Many stroke survivors would benefit from modification of their lifestyle in order to reduce their risk of recurrent stroke. We investigated if tailored smoking cessation advice would yield a higher smoking cessation rate and a higher rate with sustained abstinence in ex-smokers in the intervention group than among controls.
MATERIAL AND METHODS
Patients admitted with an acute stroke or a transient ischaemic attack were included in a randomised controlled trial focusing on control of lifestyle risk factors and hypertension. Here, we report the intervention focused on smoking cessation. We used multiple logistic regression analysis to identify patient characteristics associated with smoking cessation. Analyses were by intention to treat excluding those who died or suffered severe disease.
We included 254 patients with a history of smoking. Two years after inclusion, 15 of 57 (26%) baseline smokers in the intervention group had stopped smoking versus eight of 56 (14%) among controls (p = 0.112). Living with a partner (p = 0.012), having at least ten years of education (p = 0.012), and not being exposed to smoking at home (p = 0.036) were independent predictors of smoking cessation.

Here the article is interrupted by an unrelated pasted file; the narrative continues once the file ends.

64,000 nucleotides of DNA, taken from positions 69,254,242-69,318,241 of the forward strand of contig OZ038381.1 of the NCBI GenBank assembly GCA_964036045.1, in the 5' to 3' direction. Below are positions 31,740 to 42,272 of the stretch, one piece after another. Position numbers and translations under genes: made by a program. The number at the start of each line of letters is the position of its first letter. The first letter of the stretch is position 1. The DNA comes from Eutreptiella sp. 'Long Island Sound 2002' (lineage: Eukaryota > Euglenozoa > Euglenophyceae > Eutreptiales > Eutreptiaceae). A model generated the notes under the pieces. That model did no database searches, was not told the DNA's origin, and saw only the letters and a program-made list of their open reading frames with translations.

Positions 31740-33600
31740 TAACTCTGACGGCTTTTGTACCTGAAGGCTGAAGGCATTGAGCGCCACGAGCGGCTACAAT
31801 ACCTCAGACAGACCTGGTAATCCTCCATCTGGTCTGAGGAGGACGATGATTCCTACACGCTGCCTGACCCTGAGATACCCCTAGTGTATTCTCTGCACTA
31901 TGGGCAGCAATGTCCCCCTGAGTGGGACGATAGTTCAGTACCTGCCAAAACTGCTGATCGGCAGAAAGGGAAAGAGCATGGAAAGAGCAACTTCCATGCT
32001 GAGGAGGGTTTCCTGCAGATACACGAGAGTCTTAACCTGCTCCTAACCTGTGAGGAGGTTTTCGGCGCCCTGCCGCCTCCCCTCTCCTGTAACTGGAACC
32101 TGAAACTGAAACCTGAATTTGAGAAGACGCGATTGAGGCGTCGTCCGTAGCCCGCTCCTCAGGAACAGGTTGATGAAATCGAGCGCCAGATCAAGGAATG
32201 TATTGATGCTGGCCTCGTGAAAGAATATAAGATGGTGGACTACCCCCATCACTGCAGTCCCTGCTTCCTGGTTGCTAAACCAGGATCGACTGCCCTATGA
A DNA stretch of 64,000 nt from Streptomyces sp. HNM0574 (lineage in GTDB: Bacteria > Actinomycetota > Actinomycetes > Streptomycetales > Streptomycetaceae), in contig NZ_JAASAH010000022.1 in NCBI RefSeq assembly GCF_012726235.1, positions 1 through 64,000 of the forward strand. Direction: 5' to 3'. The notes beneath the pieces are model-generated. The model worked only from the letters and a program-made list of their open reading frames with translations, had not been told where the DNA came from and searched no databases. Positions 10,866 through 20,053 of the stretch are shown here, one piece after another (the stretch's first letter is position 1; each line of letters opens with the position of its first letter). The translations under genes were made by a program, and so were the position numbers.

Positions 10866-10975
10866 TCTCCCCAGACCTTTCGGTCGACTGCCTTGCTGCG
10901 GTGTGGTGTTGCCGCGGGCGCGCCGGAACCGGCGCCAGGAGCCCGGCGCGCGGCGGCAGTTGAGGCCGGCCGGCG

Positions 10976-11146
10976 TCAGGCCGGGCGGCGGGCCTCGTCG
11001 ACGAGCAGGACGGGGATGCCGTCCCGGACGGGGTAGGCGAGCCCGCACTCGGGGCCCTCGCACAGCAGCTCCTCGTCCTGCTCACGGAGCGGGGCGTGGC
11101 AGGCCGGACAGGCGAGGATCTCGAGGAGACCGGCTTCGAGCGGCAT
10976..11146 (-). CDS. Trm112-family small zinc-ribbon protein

We did not achieve our aim of higher smoking cessation rates in the intervention group. Future smoking cessation interventions should be more intensive, focus on patients’ social circumstances and, if possible, involve patients’ relatives.
This study was supported by the Ludvig and Sara Elsass Foundation, the Lundbeck Foundation and The Danish Heart Foundation (Grant 07-4-B703-A1378-22384F).
This protocol is registered with Clinical Trials.gov (NCT 00253097).
CORRESPONDENCE: Nete Hornnes. E-mail: email@example.com.
CONFLICTS OF INTEREST: Disclosure forms provided by the authors are available with the full text of this article at www.danmedj.dk.
REFERENCE: Dan Med J 2014;61(4):A4816